Court of Protection
The role of the Court of Protection is to make decisions on behalf of those who do not have the capacity to make decisions themselves.
An individual can choose to appoint the people they trust to make decisions for them if they lose mental capacity by creating Lasting Powers of Attorney (LPAs).
However, there are actions that Attorneys appointed under a Lasting Power of Attorney (LPA) or an Enduring Power of Attorney (EPA)) cannot take without prior authority from the Court of Protection.
We can assist you if you need to make applications to the Court of Protection. The following are the most common applications:
If your relative or friend has lost mental capacity but does not have a LPA for property and financial affairs or an EPA, you can apply to the Court of Protection for a Deputyship Order to give you the authority to manage that person’s finances as their Deputy.
We can assist you with the documents needed for a Deputyship application and ensure that you apply for any specific powers that you will need in the circumstances. We also advise you on the Court’s rules and requirements throughout the process so that the application can be processed by the Court as swiftly as possible.
We can also advise you about acting as a Deputy once the Order has been issued, and assist you with any further applications that may need to be made to the Court about your relative or friend.
Jointly owned property
When two or more people own a property together, they are all trustees of the interest in that property. If the property needs to be sold and one of the trustees has lost capacity without having an LPA or EPA, the incapable trustee will not be able to sign any legally binding documents to sell the property. An application to the Court of Protection can be made for an Order to appoint someone to take the place of the incapable trustee so that the sale can proceed.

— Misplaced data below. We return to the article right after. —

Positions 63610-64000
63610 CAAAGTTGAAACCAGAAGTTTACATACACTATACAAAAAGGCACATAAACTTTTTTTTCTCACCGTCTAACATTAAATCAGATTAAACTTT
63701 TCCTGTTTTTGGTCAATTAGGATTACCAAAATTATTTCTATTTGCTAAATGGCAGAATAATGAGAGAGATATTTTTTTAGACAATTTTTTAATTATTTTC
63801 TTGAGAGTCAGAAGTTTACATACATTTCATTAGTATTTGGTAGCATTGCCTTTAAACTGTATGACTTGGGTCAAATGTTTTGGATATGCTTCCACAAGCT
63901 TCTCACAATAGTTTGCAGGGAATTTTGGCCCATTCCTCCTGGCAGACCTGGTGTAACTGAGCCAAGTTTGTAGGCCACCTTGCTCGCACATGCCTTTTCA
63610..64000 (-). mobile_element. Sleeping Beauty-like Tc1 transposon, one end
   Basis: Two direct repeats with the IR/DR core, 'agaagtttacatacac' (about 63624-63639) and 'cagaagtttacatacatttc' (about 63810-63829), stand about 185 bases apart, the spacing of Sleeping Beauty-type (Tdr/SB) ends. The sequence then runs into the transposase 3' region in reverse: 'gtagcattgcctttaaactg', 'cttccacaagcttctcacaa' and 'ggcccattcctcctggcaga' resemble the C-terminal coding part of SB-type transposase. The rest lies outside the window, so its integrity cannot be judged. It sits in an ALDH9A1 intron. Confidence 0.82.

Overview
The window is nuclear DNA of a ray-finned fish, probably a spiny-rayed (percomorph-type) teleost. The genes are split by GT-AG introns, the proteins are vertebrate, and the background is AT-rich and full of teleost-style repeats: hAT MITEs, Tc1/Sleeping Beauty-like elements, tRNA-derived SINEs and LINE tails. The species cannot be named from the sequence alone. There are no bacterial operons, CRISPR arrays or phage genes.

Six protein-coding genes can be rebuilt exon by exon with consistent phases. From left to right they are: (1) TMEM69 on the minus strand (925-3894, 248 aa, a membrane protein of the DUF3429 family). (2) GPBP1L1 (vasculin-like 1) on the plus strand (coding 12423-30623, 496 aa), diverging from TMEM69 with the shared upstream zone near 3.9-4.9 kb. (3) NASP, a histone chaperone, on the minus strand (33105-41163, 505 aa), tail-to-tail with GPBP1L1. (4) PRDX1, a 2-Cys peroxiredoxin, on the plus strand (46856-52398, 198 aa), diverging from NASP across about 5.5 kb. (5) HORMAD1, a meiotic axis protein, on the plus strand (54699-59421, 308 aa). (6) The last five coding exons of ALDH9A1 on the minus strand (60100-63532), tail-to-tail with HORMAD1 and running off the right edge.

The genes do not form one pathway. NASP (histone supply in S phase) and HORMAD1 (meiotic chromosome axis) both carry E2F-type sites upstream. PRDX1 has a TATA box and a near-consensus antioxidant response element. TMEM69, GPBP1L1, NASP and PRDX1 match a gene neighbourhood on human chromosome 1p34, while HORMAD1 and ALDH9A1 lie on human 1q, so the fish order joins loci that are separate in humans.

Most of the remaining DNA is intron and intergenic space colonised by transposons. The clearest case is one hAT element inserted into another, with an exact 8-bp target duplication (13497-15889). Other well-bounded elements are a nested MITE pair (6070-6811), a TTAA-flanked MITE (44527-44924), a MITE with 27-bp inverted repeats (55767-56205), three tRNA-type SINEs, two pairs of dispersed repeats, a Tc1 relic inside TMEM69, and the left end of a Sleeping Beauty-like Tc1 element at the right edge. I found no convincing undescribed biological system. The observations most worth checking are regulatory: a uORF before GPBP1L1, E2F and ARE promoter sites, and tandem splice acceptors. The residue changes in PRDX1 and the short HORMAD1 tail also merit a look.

The ability to make gifts on behalf of an incapable person are limited, both for a Deputy and an Attorney, and the definition of what counts as a gift goes beyond simply the giving of funds to someone else. A gift can include any transaction where the incapable person has benefited someone else to their own detriment - for example, paying someone else’s school fees, giving someone an interest-free loan or allowing someone to live rent-free in a property belonging to the incapable person.
There may be situations where an Attorney or Deputy wishes to make a gift from the incapable person which is beyond the level of gifts they have power to give. This requires an application for authority from the Court of Protection to make the gift on the person’s behalf.
An individual who does not have mental capacity cannot make a valid Will themselves. However, an application can be made to the Court of Protection who has powers to make a legally effective Will for them, known as a Statutory Will.
Often, these types of application to the Court of Protection are uncontroversial, but we can also advise you if there are any disagreements or disputes that arise during the Court proceedings.
If you would like to speak to someone at TWM Solicitors about Court of Protection applications, please contact a member of our Private Client team.
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Ms A, Private Client. December 2019